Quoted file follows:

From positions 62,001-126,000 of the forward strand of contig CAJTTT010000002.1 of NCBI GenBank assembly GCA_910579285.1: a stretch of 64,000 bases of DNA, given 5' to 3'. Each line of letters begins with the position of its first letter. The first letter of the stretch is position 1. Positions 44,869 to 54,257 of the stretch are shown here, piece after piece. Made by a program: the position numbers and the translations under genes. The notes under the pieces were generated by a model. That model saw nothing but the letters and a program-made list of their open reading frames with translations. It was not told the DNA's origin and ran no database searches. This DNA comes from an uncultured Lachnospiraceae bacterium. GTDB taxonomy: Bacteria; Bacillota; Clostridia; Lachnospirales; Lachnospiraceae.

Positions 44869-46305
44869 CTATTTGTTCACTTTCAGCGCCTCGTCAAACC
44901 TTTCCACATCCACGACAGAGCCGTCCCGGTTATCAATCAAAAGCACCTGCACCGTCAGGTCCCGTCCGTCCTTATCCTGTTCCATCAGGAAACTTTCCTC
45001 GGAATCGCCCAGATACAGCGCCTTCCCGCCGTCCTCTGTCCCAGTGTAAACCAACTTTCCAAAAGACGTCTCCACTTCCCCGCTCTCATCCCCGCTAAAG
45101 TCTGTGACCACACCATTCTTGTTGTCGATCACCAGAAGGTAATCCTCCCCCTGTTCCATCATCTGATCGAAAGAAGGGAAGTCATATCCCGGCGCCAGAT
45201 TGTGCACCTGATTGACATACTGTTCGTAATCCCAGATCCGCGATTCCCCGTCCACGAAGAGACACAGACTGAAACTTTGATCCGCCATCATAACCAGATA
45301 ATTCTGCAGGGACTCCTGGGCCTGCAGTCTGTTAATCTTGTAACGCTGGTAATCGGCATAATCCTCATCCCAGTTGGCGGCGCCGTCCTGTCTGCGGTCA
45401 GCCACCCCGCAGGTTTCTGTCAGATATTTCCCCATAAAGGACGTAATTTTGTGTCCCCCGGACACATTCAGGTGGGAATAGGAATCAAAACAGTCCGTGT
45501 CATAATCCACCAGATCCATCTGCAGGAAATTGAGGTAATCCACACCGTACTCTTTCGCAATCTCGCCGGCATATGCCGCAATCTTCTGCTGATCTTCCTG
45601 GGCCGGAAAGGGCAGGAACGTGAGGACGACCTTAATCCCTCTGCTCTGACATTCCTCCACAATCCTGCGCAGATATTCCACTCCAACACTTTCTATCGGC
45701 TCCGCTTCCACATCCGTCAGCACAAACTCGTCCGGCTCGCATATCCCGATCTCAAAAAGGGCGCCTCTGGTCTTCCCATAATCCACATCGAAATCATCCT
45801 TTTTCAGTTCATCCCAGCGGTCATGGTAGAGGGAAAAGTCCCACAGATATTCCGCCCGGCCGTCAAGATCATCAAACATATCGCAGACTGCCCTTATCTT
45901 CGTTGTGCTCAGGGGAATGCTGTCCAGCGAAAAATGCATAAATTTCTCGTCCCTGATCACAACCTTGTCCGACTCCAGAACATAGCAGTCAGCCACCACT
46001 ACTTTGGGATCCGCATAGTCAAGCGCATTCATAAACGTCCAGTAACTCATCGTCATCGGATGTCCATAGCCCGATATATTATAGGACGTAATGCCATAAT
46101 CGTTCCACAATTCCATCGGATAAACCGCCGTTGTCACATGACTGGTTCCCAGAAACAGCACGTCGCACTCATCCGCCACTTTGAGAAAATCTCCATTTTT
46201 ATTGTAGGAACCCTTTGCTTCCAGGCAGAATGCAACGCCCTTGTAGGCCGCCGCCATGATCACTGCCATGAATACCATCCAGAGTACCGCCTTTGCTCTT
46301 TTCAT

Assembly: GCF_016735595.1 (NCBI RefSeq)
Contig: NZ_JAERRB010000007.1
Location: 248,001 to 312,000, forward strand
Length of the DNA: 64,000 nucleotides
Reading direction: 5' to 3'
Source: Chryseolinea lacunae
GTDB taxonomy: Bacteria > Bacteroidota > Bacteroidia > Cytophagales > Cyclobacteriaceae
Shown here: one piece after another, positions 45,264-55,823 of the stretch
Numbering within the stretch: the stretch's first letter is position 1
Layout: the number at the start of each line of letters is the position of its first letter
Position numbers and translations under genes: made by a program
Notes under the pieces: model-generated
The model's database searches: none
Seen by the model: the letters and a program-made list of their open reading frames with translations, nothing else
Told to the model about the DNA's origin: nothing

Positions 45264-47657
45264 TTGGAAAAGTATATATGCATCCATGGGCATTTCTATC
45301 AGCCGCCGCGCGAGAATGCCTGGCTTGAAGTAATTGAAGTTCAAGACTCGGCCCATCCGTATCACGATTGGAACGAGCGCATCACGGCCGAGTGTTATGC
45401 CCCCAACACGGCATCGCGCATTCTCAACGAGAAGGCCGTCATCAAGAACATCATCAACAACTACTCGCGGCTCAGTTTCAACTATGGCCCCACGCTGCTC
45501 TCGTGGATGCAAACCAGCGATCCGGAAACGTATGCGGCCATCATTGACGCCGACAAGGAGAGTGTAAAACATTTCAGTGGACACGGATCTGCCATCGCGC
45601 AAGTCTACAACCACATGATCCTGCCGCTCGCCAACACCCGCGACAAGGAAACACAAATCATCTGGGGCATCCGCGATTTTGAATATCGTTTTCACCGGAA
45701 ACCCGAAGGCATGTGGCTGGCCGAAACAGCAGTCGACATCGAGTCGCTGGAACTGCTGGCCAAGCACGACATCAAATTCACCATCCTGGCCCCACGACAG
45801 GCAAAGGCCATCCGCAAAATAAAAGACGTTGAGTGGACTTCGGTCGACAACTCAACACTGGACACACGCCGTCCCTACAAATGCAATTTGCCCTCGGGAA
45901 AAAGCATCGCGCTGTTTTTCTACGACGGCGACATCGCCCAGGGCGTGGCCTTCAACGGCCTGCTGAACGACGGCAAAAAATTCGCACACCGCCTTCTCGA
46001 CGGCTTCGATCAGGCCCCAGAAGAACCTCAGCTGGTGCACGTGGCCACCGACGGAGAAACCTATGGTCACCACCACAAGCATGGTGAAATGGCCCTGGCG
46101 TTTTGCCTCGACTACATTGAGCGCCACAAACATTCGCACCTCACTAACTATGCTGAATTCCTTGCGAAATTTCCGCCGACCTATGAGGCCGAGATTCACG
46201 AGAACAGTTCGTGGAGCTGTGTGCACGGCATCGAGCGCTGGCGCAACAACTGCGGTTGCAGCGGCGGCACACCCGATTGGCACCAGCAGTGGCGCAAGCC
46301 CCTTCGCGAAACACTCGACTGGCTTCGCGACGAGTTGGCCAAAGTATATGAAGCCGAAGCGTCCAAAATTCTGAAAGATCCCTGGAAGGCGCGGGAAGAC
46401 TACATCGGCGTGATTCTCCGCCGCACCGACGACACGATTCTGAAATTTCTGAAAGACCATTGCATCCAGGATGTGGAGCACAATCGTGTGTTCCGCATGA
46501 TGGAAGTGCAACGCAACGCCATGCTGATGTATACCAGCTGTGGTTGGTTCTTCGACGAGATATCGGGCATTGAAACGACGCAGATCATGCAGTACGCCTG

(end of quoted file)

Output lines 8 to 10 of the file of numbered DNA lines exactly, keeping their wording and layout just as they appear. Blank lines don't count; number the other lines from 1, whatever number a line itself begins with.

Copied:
45301 ATTCTGCAGGGACTCCTGGGCCTGCAGTCTGTTAATCTTGTAACGCTGGTAATCGGCATAATCCTCATCCCAGTTGGCGGCGCCGTCCTGTCTGCGGTCA
45401 GCCACCCCGCAGGTTTCTGTCAGATATTTCCCCATAAAGGACGTAATTTTGTGTCCCCCGGACACATTCAGGTGGGAATAGGAATCAAAACAGTCCGTGT
45501 CATAATCCACCAGATCCATCTGCAGGAAATTGAGGTAATCCACACCGTACTCTTTCGCAATCTCGCCGGCATATGCCGCAATCTTCTGCTGATCTTCCTG